Faulkner tries to make himself disappear in these works. Instead of using the traditional third-person narrator that most readers associate with the author, he directs a chorus of voices that intertwine, complement, and contradict one another.
As readers, we must rely on what we learn from the characters themselves as to time, place, plot, and matters of cause and effect. How does this technique affect your ability to believe in the worlds that exist in these novels?
How would more direct intervention by an authorial voice change your experience? In which do you feel that his stylistic quirks are most annoying, most distracting? All of these novels question our assumptions about time as regular, linear, sequential, predictable.
Portrait of a Trump Supporter
What are some of the ways in which time is disrupted in these works? Does Faulkner want readers of Absalom, Absalom! Do you see a seamless characterization of Quentin and Mr. Compson in the two books? Faulkner is interested in the causes and effects of extreme psychological pressures, as we see in Quentin and Benjy Compson, Henry and Thomas Sutpen, Rosa Coldfield, Vardaman and Darl Bundren, and many other characters in these novels.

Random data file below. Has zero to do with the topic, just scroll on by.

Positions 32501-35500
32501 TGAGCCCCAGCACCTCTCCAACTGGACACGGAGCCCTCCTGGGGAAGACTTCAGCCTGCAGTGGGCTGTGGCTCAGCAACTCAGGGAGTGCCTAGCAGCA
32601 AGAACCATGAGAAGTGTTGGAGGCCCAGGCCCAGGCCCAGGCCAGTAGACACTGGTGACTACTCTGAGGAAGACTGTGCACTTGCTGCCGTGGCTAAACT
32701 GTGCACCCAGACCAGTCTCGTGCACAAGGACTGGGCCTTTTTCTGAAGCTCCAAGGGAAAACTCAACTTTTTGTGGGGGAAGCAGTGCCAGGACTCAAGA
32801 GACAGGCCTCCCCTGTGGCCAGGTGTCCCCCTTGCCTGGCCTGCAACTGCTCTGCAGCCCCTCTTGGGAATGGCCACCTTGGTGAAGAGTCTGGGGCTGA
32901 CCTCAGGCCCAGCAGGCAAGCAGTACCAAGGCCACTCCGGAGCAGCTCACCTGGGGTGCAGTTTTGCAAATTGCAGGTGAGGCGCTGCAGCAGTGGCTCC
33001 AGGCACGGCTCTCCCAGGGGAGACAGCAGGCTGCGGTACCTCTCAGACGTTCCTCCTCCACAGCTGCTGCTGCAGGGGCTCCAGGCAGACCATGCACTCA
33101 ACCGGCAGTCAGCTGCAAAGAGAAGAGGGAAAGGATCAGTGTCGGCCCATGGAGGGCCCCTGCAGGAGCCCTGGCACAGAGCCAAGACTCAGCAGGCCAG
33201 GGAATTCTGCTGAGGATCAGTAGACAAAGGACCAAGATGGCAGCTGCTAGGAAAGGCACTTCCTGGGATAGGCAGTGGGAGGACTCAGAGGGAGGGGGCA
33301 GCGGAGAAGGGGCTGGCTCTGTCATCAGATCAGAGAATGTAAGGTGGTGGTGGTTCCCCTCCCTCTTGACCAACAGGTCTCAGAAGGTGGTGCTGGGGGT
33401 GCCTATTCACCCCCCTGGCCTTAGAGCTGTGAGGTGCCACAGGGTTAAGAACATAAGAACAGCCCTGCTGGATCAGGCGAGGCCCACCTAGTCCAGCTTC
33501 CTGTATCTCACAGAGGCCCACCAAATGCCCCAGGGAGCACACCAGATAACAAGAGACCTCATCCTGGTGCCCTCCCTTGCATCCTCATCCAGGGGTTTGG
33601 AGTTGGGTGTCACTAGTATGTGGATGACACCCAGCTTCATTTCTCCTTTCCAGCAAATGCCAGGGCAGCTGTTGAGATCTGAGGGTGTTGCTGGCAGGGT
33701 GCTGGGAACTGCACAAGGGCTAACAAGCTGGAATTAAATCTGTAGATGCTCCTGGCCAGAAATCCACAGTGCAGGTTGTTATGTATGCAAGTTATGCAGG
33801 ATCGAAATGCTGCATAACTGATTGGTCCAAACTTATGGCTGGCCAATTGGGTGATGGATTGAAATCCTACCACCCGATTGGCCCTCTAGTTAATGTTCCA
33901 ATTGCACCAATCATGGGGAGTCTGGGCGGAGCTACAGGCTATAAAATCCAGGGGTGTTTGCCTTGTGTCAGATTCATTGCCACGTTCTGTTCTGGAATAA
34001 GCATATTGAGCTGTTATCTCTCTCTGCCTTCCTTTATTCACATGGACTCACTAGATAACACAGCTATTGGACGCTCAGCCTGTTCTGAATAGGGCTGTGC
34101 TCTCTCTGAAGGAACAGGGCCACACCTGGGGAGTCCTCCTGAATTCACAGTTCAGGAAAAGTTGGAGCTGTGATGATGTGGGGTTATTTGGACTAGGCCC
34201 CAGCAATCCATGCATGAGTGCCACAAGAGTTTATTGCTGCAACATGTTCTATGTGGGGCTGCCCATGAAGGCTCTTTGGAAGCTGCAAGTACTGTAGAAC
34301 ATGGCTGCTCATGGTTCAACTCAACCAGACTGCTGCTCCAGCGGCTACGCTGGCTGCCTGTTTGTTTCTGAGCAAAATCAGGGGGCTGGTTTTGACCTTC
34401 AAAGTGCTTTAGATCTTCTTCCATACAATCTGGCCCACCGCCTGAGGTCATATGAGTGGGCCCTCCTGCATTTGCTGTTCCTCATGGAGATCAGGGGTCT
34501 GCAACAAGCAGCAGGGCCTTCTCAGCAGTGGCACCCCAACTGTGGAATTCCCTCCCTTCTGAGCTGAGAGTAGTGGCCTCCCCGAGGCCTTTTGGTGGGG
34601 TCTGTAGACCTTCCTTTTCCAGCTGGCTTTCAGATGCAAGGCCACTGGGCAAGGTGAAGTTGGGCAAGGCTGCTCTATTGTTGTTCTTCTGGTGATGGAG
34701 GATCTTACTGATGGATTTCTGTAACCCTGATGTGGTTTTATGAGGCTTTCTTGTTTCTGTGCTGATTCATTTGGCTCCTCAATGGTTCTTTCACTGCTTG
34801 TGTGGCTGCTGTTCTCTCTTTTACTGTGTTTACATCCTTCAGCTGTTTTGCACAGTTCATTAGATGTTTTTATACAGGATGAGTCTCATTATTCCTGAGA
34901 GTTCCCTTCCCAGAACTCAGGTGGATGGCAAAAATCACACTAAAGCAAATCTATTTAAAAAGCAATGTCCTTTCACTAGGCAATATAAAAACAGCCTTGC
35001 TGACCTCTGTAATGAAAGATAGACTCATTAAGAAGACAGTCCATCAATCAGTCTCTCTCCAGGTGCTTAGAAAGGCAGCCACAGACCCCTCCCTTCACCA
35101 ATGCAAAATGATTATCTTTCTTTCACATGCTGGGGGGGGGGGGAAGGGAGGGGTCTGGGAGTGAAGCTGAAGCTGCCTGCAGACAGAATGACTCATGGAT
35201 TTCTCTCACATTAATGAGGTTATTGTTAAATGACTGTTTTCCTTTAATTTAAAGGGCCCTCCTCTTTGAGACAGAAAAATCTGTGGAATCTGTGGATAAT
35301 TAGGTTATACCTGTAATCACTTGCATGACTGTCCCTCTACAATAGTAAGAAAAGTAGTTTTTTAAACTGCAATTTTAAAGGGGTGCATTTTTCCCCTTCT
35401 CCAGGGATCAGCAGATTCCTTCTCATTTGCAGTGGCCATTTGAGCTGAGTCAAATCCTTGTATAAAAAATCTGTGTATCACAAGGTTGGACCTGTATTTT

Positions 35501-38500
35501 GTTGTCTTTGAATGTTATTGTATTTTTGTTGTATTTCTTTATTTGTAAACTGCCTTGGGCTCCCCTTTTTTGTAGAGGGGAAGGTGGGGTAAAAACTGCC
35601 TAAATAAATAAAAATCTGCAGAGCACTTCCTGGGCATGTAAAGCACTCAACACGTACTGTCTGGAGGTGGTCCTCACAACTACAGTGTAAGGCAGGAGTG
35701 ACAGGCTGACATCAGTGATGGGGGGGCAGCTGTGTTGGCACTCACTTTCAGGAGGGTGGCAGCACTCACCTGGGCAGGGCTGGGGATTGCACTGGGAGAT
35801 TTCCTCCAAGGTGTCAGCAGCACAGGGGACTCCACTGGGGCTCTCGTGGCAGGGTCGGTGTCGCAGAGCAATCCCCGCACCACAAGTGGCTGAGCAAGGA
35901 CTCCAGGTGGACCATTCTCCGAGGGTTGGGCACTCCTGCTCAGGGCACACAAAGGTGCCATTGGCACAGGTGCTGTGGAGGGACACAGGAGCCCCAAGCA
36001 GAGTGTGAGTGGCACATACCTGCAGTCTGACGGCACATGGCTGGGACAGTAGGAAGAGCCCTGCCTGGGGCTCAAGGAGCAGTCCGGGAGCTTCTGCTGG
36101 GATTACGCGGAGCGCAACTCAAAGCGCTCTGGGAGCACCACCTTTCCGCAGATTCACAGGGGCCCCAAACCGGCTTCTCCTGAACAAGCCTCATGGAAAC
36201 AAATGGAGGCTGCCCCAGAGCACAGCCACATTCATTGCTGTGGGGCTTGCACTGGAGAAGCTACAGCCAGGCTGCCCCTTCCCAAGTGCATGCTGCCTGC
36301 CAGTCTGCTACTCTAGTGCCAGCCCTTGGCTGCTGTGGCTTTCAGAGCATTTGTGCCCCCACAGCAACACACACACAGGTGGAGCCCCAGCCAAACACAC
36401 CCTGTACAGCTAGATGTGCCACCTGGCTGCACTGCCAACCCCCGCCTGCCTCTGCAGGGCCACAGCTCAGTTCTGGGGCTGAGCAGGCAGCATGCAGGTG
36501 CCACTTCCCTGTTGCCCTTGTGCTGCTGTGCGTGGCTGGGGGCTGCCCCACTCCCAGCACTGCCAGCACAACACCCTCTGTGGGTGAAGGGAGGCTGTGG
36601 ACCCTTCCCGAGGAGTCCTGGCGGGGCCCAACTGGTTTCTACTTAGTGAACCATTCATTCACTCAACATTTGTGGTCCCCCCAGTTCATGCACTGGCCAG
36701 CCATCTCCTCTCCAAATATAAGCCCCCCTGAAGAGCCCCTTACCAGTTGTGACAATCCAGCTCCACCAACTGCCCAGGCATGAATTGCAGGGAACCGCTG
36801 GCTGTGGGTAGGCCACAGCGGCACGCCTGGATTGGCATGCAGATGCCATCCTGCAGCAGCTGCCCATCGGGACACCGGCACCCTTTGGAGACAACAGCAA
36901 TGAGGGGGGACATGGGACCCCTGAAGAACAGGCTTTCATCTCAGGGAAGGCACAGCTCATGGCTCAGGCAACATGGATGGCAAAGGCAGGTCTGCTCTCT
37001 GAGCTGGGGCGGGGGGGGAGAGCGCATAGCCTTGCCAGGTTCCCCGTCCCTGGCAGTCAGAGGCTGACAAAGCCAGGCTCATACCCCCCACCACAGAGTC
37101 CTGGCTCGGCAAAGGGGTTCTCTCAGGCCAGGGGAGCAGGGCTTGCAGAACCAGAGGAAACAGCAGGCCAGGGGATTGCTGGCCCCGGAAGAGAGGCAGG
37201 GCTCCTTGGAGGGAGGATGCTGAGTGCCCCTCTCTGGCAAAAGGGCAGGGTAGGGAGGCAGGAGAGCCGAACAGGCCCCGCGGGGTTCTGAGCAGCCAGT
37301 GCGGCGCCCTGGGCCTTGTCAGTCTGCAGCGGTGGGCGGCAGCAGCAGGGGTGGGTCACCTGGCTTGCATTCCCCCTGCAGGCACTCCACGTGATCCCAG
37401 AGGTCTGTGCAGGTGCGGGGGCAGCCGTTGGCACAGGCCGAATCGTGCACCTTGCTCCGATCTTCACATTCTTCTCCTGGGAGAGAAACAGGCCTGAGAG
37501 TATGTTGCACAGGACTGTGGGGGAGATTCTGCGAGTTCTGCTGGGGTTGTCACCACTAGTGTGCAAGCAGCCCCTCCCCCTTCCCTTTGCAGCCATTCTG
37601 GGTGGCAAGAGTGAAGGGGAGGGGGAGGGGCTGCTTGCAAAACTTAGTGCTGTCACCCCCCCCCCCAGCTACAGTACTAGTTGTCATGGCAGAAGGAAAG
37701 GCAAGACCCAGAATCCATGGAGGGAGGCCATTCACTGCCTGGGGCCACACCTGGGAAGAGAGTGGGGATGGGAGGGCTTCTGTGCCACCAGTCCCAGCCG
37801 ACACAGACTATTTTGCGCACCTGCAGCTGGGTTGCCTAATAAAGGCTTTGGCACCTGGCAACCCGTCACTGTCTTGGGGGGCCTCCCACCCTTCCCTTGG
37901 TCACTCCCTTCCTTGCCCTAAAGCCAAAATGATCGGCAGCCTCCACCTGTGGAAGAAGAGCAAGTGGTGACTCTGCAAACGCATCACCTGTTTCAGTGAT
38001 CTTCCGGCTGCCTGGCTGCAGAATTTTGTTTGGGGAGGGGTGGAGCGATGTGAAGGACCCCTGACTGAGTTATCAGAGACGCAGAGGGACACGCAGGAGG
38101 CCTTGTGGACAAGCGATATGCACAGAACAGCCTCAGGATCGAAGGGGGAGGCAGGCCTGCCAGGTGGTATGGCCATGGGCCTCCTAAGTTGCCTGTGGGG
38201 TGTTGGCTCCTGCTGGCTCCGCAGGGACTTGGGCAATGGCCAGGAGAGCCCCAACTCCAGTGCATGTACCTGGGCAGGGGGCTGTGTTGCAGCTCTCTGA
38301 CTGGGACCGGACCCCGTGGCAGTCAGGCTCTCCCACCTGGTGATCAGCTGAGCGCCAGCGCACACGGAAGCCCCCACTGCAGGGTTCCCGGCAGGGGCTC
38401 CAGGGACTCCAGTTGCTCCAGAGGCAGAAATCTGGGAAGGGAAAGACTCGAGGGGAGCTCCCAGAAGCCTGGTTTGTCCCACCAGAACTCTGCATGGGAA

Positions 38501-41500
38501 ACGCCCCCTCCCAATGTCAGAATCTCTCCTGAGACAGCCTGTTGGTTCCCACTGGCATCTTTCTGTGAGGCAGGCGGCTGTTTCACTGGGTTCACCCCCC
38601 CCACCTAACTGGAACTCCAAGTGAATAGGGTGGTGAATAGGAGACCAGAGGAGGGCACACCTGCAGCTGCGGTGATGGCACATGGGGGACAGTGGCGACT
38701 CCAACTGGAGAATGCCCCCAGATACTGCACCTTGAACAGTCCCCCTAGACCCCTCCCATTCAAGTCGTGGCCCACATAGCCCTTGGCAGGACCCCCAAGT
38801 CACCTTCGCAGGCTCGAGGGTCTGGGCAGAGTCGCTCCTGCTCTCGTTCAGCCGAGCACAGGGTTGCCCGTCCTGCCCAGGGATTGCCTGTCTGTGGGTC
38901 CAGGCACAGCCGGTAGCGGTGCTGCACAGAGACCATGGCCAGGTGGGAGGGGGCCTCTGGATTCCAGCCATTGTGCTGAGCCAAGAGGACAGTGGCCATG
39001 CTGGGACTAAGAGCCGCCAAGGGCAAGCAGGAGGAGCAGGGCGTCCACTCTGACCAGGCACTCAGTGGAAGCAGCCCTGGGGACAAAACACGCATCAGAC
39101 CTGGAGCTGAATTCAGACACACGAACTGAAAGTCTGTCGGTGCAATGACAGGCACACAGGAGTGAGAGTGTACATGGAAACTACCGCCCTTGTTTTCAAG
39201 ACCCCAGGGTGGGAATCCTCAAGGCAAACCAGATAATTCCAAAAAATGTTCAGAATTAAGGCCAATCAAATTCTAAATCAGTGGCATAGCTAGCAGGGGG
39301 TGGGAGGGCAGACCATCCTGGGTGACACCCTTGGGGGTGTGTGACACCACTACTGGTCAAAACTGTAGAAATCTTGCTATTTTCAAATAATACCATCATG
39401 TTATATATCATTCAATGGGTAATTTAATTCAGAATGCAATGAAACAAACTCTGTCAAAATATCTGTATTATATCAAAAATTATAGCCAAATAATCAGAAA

Faulkner has often been accused of an extremely misogynistic representation of women. Valery Bon, and other female characters in these three novels. Is the work of Faulkner necessarily different in its impact depending upon whether one is from the North or the South, whether one is black or white? In the family moved to the university town of Oxford, Mississippi, where Faulkner was to spend most of his life.
Never a brilliant student, Faulkner left high school after the tenth grade. He tried to enlist in the U.